May 19, 2022 | by Jim Patterson
The Rev. Giovanni Arroyo poses a difficult question to white United Methodists who say they want an end to racism.
Do you want racial justice enough to voluntarily relinquish some of your power? Even those who say “yes” to this tend to make such changes in ways that don’t really shift things, said Arroyo, top executive of the United Methodist Commission on Religion and Race since Aug. 31.
“The church has all these committees,” Arroyo said. “They look around to see who's missing, which is a great question that we should be asking.”
But the tendency is to add a chair to the existing table for minority representation, rather than have one of the current committee members step down.
“As long we keep adding a chair, the power dynamics still don't change,” said Arroyo, the first Latinx person to lead a United Methodist general agency. “When people are willing to step up and relinquish that seat and get someone else, then you start to shift that power and allow new ways of being. To me, that's a challenge for the church, and that's the challenge of diversity and inclusion.”
Arroyo knows firsthand about being an “other.” A native of Puerto Rico, he arrived in the U.S. as a boy. His family attended Knickerbocker United Methodist Church in Brooklyn, New York, where he first felt a calling to ministry.
“My parents were Presbyterian, but we couldn't find a Spanish-speaking Presbyterian church in Brooklyn,” he said. “My aunt … found a Spanish-speaking church in Brooklyn, and Knickerbocker was a place that nurtured me. It was there that the community embraced my family, and they really cared for discipleship that provided a deep mission of who God is in that time.”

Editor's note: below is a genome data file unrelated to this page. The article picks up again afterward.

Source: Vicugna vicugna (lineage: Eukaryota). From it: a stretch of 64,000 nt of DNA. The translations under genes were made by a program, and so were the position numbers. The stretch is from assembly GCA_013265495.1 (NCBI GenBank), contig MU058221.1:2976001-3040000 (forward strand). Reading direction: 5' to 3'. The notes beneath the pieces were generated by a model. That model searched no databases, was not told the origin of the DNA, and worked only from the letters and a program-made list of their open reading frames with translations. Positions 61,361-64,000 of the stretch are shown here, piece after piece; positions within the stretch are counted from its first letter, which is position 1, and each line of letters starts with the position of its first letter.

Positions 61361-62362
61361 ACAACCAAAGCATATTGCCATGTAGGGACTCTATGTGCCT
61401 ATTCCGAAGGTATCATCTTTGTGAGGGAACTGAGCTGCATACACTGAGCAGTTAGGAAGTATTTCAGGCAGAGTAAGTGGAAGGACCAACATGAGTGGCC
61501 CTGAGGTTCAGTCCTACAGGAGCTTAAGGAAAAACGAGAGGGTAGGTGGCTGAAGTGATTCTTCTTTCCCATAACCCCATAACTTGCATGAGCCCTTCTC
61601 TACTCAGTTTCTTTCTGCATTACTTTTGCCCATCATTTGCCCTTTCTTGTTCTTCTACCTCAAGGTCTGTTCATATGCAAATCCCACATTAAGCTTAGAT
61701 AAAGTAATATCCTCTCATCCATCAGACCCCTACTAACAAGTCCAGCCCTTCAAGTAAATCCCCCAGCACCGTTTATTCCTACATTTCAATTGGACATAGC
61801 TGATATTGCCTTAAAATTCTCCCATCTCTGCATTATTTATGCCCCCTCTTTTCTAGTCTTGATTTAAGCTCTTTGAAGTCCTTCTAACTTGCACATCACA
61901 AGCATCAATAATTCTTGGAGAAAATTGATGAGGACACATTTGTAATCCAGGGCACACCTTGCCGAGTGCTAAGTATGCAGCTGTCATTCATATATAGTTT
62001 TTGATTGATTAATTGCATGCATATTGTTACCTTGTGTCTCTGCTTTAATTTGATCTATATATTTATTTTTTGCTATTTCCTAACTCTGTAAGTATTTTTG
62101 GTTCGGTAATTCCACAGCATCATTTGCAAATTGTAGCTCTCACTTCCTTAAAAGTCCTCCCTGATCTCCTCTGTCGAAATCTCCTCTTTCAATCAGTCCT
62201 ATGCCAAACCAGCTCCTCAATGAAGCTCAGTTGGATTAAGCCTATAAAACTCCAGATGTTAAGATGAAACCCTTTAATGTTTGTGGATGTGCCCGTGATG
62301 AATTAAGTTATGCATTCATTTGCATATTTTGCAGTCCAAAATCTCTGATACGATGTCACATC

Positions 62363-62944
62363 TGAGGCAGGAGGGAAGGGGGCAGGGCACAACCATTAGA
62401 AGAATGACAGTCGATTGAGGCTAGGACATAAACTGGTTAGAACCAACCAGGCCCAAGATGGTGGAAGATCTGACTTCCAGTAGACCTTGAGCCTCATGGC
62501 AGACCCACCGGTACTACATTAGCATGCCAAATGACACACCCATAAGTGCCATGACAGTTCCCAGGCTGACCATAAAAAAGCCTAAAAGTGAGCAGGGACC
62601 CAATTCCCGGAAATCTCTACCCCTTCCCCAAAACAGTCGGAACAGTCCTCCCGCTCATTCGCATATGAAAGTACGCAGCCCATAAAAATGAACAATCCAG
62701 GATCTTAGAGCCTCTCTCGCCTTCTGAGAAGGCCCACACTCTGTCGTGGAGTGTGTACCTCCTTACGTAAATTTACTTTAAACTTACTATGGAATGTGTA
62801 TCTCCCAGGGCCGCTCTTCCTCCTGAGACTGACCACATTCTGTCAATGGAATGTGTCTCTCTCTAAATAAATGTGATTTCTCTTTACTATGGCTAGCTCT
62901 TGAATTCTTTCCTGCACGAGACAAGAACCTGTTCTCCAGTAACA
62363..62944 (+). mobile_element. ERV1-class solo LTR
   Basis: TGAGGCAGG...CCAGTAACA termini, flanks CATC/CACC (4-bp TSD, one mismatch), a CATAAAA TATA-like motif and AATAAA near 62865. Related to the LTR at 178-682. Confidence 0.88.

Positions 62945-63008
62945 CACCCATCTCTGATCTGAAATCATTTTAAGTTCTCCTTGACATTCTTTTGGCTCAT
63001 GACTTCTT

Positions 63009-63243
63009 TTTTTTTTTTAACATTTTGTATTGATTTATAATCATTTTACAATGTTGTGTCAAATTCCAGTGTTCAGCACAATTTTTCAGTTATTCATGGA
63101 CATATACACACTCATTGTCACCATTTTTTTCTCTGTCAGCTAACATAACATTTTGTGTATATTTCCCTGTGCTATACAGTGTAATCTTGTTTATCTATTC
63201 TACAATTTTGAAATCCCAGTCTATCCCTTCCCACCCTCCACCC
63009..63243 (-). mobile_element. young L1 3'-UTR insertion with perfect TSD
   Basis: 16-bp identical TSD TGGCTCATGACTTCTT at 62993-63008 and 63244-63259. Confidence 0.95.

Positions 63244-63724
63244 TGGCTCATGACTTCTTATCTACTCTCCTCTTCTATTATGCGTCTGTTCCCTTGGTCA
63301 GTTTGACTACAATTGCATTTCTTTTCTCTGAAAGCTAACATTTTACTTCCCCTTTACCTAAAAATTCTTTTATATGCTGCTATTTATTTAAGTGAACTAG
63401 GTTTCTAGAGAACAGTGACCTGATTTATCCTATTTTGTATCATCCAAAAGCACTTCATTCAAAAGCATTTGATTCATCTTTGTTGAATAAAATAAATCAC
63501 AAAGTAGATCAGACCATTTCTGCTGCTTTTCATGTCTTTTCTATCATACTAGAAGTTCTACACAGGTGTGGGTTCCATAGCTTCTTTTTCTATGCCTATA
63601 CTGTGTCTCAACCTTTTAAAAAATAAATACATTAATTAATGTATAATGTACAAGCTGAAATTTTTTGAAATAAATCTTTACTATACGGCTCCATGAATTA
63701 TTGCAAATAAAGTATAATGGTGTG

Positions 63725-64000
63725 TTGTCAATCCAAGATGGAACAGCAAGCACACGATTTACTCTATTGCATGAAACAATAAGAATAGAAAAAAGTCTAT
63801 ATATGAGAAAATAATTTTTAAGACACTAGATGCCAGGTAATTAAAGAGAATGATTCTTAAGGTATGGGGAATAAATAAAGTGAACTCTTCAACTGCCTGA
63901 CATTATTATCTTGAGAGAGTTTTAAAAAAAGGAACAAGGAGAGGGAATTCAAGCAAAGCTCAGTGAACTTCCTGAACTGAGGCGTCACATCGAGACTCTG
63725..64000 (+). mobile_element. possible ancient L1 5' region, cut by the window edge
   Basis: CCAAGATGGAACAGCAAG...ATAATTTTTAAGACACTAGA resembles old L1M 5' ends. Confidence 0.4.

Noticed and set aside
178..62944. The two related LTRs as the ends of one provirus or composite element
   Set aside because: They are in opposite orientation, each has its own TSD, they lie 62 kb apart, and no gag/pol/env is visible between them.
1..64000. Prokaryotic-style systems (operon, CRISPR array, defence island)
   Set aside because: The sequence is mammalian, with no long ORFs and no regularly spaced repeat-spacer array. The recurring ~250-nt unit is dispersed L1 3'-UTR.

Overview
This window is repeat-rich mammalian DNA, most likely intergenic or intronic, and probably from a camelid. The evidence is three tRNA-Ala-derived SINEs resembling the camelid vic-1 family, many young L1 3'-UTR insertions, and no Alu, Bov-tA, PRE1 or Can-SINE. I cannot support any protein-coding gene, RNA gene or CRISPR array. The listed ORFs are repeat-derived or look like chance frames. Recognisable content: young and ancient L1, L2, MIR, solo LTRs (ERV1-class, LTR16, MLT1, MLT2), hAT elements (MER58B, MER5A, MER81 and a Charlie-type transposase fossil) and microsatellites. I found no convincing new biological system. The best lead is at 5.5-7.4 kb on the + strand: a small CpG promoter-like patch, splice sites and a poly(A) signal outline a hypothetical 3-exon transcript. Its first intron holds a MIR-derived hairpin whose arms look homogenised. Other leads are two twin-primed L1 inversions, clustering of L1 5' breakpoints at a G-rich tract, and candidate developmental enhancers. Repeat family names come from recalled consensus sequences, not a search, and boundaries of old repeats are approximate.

By the age of 10, Arroyo was “playing church” in the living room of the family apartment, leading 16-20 other children in worship.
“By the age of 12, I preached my first sermon at Church for All Nations in Manhattan,” he said. “And then I started to preach in my local church and preach for the district.”
Arroyo was a pre-med student and studied psychology in college. He earned advanced degrees in clinical mental health, management and divinity.
Before committing to ministry, Arroyo was a researcher at The City College of New York, studying language and psychology. He’s researched violence and child abuse, drug addiction in young adults and taught English as a second language.
“Gio is bilingual, probably trilingual,” said the Rev. Stephen Handy, pastor of McKendree United Methodist Church in Nashville, Tennessee. “That helps him navigate through subcultures.”
Handy got to know Arroyo in his role as a Religion and Race board member.
“He has an appreciation for difference — difference of language, difference of customs and practices and patterns. He finds a way to align himself and integrate the value of other people's culture and perspectives in his work.”
After starting his career as a pastor in 2001 in Connecticut, Arroyo was called into service after the Sept. 11, 2001, terrorist attacks, counseling bereaved relatives of victims at Bellevue Hospital in New York. He left the New York Conference on loan to the Baltimore-Washington Conference in 2004 to serve as pastor of two Hispanic congregations and hold other leadership posts.
In 2010, Arroyo was hired as the team leader for program ministries at Religion and Race, responsible for programming and resources.
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